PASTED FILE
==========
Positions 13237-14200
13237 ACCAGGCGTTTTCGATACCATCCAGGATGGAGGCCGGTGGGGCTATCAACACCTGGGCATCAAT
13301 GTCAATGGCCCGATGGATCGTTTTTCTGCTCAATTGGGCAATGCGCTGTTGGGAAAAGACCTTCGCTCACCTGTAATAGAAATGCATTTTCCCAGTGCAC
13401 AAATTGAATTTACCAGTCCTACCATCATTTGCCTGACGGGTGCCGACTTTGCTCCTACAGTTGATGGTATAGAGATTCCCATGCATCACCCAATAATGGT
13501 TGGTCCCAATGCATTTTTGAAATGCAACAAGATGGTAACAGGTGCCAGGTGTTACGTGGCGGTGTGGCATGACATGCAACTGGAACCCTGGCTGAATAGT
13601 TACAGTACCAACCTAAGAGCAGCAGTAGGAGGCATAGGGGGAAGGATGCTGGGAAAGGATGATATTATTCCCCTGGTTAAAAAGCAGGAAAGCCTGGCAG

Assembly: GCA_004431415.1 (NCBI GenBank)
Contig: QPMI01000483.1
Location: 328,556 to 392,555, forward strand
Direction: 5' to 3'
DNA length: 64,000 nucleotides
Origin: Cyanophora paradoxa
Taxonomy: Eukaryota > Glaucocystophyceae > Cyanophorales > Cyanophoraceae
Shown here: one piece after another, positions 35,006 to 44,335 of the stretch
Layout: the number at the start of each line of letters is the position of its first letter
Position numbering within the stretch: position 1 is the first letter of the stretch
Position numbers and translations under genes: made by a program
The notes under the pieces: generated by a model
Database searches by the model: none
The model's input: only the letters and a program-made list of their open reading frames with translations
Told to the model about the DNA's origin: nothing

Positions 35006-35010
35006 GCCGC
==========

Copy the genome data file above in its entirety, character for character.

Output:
Positions 13237-14200
13237 ACCAGGCGTTTTCGATACCATCCAGGATGGAGGCCGGTGGGGCTATCAACACCTGGGCATCAAT
13301 GTCAATGGCCCGATGGATCGTTTTTCTGCTCAATTGGGCAATGCGCTGTTGGGAAAAGACCTTCGCTCACCTGTAATAGAAATGCATTTTCCCAGTGCAC
13401 AAATTGAATTTACCAGTCCTACCATCATTTGCCTGACGGGTGCCGACTTTGCTCCTACAGTTGATGGTATAGAGATTCCCATGCATCACCCAATAATGGT
13501 TGGTCCCAATGCATTTTTGAAATGCAACAAGATGGTAACAGGTGCCAGGTGTTACGTGGCGGTGTGGCATGACATGCAACTGGAACCCTGGCTGAATAGT
13601 TACAGTACCAACCTAAGAGCAGCAGTAGGAGGCATAGGGGGAAGGATGCTGGGAAAGGATGATATTATTCCCCTGGTTAAAAAGCAGGAAAGCCTGGCAG

Assembly: GCA_004431415.1 (NCBI GenBank)
Contig: QPMI01000483.1
Location: 328,556 to 392,555, forward strand
Direction: 5' to 3'
DNA length: 64,000 nucleotides
Origin: Cyanophora paradoxa
Taxonomy: Eukaryota > Glaucocystophyceae > Cyanophorales > Cyanophoraceae
Shown here: one piece after another, positions 35,006 to 44,335 of the stretch
Layout: the number at the start of each line of letters is the position of its first letter
Position numbering within the stretch: position 1 is the first letter of the stretch
Position numbers and translations under genes: made by a program
The notes under the pieces: generated by a model
Database searches by the model: none
The model's input: only the letters and a program-made list of their open reading frames with translations
Told to the model about the DNA's origin: nothing

Positions 35006-35010
35006 GCCGC